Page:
Finally, the timber harvest has commenced, after a two year delay, on the above mentioned Reefer Creek acreage. The woods is virtually unrecognizeable from its former state but within two years it should be back into shape. Popple, or aspen, was harvested along with balsam 'two sticks' or larger. This means our smaller balsams, spruce, beloved mature white and red pine, as well as all the hardwoods like maple, oak, and ash, are all still standing. Like our other buddy who had a sale, we plan on planting some white pine and other trees to facilitate the regeneration. This also means I can remove the tag line from my emails, "Please print this email and a copy for 3 or 4 friends. I have a timber bid coming up". It could also mean the funds for a new boat......jeez, did I actually type that? Its a good thing the VOR only reads this blog now and then. Learning of two foot long lampreys slithering between her Chota's and more boats in the garage could possibly put her over the edge. Unfortunately, we've been double booked and won't be heading to Madison for Canoecopia this spring. Please send any hot new boat ideas my way. Quietly and discreetly of course. My friend Guy, now out in Portland, acquired a new Cetus LV. Sounds interesting. Very, very interesting.

Tuesday, February 23, 2010

Safer Skies

I apologize to the dedicated readers for my sparse posts this past month. I've actually been in a 12 step program for TCS, Time Compression Syndrome. This condition is manifested by cramming too many events into a time frame which, when viewed by normal people, is obviously impossible to meet. I entered treatment after an intervention by the VOR, GurneyGranny, and BessemerConvivialist. I made a major breakthrough this weekend when I was able to pass on the Book Across the Bay, one of my favorite ski races in Ashland, WI, rather than ski the race, drink pitchers of beer at Patsy's Bar post race, and then get up early to drive 4 hours for a 1pm flight to Philadelphia. I had a brief relapse when I double scheduled the JillLeah Loppet ski event and a BB King/Buddy Guy concert, but that actually came off quite nicely. Another blip in the recovery occurred when I went in to work Sunday morning to get a couple things taken care of and wound up skiing a bit too long at Gross Golf Course on the way home, causing some Philly Phlight angst. Once again, all was well, we made our flight, and I feel I'm on the road to defeating this condition and living a normal and productive life.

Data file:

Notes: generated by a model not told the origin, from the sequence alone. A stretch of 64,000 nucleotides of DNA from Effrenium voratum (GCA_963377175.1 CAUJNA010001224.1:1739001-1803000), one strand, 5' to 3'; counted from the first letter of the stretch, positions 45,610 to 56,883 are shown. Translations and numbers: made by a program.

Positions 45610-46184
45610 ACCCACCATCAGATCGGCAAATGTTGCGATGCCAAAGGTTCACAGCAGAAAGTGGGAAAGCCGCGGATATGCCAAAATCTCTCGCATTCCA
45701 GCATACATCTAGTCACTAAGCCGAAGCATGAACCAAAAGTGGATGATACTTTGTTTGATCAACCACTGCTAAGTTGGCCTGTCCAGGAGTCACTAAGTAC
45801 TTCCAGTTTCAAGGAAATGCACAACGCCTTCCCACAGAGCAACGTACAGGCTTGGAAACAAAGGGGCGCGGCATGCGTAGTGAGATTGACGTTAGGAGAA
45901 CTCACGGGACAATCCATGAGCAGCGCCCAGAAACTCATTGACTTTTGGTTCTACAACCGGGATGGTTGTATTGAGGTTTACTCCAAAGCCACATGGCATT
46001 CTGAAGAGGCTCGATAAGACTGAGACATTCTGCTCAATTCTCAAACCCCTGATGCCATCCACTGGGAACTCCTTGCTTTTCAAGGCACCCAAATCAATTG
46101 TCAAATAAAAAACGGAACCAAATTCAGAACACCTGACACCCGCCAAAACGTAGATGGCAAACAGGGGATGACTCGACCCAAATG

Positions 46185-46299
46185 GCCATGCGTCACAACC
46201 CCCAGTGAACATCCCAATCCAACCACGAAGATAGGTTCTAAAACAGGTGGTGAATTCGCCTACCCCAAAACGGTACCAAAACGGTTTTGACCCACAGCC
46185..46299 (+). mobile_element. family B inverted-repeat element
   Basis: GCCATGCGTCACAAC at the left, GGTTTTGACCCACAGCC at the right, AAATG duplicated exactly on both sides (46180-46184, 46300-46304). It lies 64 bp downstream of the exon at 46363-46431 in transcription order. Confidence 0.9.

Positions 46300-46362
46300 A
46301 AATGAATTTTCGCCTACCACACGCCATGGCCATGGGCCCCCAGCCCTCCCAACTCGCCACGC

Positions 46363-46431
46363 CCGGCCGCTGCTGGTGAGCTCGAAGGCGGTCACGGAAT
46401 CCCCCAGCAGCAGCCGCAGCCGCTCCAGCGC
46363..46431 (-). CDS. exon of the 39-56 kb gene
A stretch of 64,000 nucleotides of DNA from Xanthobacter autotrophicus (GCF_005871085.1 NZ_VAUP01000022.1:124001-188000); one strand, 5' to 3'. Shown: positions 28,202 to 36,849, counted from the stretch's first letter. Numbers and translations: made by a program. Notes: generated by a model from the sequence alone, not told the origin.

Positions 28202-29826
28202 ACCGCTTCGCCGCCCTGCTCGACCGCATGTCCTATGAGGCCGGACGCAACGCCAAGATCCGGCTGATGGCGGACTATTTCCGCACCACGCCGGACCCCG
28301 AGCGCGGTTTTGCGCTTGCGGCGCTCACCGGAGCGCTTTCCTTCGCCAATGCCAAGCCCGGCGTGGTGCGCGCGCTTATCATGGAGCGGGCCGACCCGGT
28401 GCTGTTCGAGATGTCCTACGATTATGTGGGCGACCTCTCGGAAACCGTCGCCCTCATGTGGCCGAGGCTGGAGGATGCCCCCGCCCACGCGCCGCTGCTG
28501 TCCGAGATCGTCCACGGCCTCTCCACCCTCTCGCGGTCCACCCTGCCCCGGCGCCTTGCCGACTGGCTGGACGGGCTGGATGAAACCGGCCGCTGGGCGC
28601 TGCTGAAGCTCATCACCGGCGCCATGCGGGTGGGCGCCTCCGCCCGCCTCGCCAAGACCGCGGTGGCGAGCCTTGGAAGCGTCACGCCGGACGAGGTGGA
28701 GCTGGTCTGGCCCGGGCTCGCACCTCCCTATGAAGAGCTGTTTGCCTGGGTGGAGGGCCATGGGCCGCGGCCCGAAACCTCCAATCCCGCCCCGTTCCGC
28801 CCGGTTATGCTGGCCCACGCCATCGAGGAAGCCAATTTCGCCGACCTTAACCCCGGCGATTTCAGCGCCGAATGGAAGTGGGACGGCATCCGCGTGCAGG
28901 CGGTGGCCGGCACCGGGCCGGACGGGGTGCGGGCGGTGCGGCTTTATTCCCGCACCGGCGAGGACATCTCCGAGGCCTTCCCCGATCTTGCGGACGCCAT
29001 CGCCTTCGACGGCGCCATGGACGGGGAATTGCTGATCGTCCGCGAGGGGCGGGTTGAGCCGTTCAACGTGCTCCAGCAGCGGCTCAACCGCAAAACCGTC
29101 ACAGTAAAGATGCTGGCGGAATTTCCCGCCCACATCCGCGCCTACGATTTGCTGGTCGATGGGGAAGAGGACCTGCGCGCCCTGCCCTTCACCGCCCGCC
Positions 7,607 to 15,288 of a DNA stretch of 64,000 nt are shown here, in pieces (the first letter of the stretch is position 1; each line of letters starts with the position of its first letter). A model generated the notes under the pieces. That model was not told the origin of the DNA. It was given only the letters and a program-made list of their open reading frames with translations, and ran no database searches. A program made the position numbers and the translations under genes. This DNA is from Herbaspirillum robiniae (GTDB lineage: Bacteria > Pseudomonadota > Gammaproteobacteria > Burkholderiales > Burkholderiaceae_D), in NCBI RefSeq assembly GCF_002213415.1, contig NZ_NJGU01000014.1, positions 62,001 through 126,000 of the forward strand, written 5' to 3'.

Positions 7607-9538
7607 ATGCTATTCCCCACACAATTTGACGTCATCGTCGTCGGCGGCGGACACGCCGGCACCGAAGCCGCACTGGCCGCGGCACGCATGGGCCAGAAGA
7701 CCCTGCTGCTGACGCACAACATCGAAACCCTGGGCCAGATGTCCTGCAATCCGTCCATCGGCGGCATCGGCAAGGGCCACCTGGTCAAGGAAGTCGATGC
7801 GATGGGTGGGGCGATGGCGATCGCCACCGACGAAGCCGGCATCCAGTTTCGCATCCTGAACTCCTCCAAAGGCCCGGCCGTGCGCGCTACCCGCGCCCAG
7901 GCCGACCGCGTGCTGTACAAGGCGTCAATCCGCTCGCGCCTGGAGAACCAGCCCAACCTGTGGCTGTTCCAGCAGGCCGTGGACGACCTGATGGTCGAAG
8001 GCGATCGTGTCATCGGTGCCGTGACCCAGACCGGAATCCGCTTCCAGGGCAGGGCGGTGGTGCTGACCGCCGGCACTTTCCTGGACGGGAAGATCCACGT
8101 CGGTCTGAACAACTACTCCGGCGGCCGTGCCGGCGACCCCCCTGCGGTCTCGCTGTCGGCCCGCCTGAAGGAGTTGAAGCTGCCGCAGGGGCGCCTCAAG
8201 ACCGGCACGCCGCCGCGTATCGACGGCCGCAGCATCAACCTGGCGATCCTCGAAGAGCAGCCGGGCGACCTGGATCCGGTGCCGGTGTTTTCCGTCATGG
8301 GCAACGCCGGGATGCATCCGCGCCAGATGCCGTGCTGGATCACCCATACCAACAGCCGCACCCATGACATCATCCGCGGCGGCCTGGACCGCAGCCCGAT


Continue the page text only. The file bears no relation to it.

We didn't want to fly to Philadelphia but it was the closest reasonable spot to get to Atlantic City, NJ, where the VOR and I were attending the graduation of a very close acquaintance (identity top secret, of course) from Federal Air Marshall training. We spent Monday morning touring the training facility with the fiance' of the new Air Marshall. They put the trainees through some rigorous, focused, and pretty intensive training. In addition to actual jets to train on, they have simulated aircraft scenarios, a very well equipped physical training facility, and a state of the art shooting range. Plus they apparently beat on one another a lot. In one simulation an Air Marshall subdued a drunk who had shoved a stewardess. One smart ass suggested that acting in such scenarios could be a great retirement career for me but I chose to ignore the comment. They also simulated defeating a terrorist hijack attempt. These folks really know how to shoot and handle their weapons. One of the graduation speakers told us that the marksmanship standards for Air Marshall's is one of the highest in Federal service and I believe it from watching the demos that they showed us. My acquaintance was recognized as an expert marksman at the graduation, not surprising since he has been shooting since age 5 when his old man put a politically incorrect BB gun (you'll shoot your eye out!) into his hands and instructed him in a makeshift basement range. The ceremony was well done, the facility tour was a bonus, and the group of men and women graduating made us feel pretty good about airline security on the ground floor tactical level.

Part of the Federal Air Marshall's mission statement is, "to detect, deter, and defeat terrorist and other criminal hostile acts targeting US air carriers, airports, passengers, crew, and when necessary, other transportation modes within the Nation's general transportation systems". From the looks of this graduating class it would appear that the tactical focus on this mission is most definitely on the right track.

Monday, February 15, 2010

Vasaloppet 2010